Tom Fiebiger, Fargo, Published February 19 2013
Letter: ‘Success’ defined by rightsHow we measure a state’s “success” goes well beyond the amount of oil you have in the ground, your budget surplus or your unemployment rate. True success is also measured by the quality of life that all your residents enjoy, and whether they all enjoy equal rights ... not special rights. The North Dakota Senate missed a real opportunity to improve the quality of life for all residents and help us become truly successful when they defeated SB 2252. The bill would have amended the North Dakota Human Rights Act to add discrimination against residents of this state based on their sexual orientation or gender identity.
Sen. David Hogue, R-Minot, brought amendments from the Judiciary Committee to the full Senate that sought to “hoghouse” the original bill – effectively changing the bill entirely from its original intent. He suggested he did this because it seemed like a “reasonable compromise” and because he did not think the bill had a chance of passing. Yet this was virtually the same bill I introduced in 2009, and that passed the Senate with bipartisan support.
The proposed amendments provided that our state does not “condone” discrimination against residents based on sexual orientation. Then, in the next breath, they specifically stated that there are no legal protections available for folks based on sexual orientation. As Sen. Mac Schneider, D-Grand Forks, pointed out on the Senate floor in opposing these bad amendments, passing the amendments would be saying to thousands of our residents that we get that discrimination happens, understand that it’s wrong, but if it happens to you – you’re on your own. The amendments which, thankfully, did not pass, also would have increased the age at which an individual can seek legal action for age discrimination from 40 to 55. This 40-year age has been the law in North Dakota since the original Human Rights Act was passed almost 30 years ago. Finally, the amendments, which had absolutely no public comment or hearing, would have reduced the amount of backpay that a person who had proved discrimination could receive from a maximum of two years, to one year.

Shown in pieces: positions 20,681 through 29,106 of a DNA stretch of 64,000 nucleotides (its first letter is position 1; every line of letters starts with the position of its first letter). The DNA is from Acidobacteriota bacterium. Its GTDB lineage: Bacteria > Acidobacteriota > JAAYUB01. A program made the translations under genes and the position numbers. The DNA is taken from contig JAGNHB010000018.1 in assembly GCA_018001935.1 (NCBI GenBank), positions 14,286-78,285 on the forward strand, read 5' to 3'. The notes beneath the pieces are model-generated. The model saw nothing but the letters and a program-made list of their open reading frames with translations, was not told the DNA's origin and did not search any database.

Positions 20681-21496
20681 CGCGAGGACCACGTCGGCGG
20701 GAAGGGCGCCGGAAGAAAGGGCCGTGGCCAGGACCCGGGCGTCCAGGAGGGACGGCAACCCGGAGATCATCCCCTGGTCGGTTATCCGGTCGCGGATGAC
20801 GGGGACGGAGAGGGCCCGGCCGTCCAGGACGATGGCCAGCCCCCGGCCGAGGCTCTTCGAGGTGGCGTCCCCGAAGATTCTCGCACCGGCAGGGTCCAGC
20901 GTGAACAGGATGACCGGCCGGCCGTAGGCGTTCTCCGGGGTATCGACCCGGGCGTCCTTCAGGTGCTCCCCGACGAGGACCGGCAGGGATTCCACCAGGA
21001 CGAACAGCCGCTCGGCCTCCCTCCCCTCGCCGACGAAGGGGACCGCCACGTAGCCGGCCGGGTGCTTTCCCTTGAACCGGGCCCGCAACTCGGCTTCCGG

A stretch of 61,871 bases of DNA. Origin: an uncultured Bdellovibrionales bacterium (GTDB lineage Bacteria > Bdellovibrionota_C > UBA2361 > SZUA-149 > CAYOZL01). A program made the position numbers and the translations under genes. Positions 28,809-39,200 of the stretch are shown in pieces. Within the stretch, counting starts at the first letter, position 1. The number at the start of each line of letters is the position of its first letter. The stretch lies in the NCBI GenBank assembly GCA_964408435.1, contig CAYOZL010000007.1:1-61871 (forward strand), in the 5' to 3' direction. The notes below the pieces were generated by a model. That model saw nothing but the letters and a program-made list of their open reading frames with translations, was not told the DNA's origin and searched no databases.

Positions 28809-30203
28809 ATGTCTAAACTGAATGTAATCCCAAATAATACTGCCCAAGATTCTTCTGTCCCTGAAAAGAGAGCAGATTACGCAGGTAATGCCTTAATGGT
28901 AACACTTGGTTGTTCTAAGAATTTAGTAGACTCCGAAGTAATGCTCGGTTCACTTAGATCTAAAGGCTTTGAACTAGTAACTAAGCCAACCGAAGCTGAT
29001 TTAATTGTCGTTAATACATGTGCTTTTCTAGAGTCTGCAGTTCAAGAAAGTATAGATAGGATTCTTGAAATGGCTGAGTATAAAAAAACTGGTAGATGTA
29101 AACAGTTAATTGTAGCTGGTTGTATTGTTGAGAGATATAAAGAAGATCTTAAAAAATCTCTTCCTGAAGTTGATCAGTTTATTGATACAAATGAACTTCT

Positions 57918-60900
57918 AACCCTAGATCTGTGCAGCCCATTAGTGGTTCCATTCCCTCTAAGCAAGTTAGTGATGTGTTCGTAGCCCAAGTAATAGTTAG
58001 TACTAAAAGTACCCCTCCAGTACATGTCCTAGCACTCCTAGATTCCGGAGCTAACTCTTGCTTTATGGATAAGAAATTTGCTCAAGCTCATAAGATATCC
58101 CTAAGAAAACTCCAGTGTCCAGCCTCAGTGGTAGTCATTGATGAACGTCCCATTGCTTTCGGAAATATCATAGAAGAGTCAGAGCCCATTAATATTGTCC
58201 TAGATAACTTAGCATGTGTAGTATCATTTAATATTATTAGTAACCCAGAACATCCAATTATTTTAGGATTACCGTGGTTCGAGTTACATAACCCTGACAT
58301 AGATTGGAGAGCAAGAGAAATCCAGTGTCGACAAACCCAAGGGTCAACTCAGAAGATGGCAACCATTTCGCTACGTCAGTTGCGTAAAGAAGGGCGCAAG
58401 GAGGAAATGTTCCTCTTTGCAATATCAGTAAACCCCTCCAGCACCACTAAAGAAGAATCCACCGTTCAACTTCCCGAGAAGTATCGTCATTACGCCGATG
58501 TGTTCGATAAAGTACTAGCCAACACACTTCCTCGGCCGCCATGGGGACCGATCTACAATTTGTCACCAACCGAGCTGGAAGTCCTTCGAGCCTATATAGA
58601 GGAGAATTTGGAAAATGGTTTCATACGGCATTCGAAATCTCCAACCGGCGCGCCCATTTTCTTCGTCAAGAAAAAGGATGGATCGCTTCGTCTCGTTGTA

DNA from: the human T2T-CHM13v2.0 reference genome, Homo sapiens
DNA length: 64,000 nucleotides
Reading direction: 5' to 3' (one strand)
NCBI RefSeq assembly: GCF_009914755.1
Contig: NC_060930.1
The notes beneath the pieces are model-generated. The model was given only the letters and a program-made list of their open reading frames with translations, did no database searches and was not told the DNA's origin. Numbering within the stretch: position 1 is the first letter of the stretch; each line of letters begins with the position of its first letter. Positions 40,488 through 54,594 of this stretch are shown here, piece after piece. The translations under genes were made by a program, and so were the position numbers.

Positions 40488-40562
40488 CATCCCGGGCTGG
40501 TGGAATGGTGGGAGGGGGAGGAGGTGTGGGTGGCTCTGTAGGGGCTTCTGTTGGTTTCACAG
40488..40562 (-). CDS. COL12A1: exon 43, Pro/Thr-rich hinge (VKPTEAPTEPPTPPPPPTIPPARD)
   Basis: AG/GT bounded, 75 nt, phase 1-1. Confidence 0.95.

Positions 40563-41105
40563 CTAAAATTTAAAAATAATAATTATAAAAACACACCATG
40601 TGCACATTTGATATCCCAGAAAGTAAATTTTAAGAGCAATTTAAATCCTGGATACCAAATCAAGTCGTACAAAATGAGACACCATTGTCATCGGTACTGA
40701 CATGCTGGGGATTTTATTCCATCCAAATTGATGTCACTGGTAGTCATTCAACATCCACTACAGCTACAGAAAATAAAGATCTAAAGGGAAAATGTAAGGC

Hogue, chairman of the committee, while addressing the full Senate, appeared to be frustrated that the LGBT folks in our state were, well, impatient. What a surprise. His comment that this change happens slowly and he did not think they (proponents) appreciated that, helps illustrate the systemic nature of the problem. The senators who voted against
SB 2252 may claim they believe all people are entitled to equal rights in our state – but their vote against SB 2252 says, in no uncertain terms, that some people are more equal than our LGBT brothers and sisters. That’s the essence of discrimination. It is disingenuous at best to suggest that those who support this important legislation, including the LGBT residents who actually help pay their salary, don’t appreciate that change comes slowly. What we don’t appreciate are lawmakers who continue to act as if it is acceptable to let this type of discrimination continue in our state. It is not.
I urge residents to contact senators who voted for this legislation and thank them. I also urge residents to contact senators who voted against the bill and ask them why they think it’s all right to fire someone or evict someone from their home because of who they love. It is not. We must all demand equal rights for all our residents. This important civil rights issue is not going away.
Fargo attorney Fiebiger is a former state senator.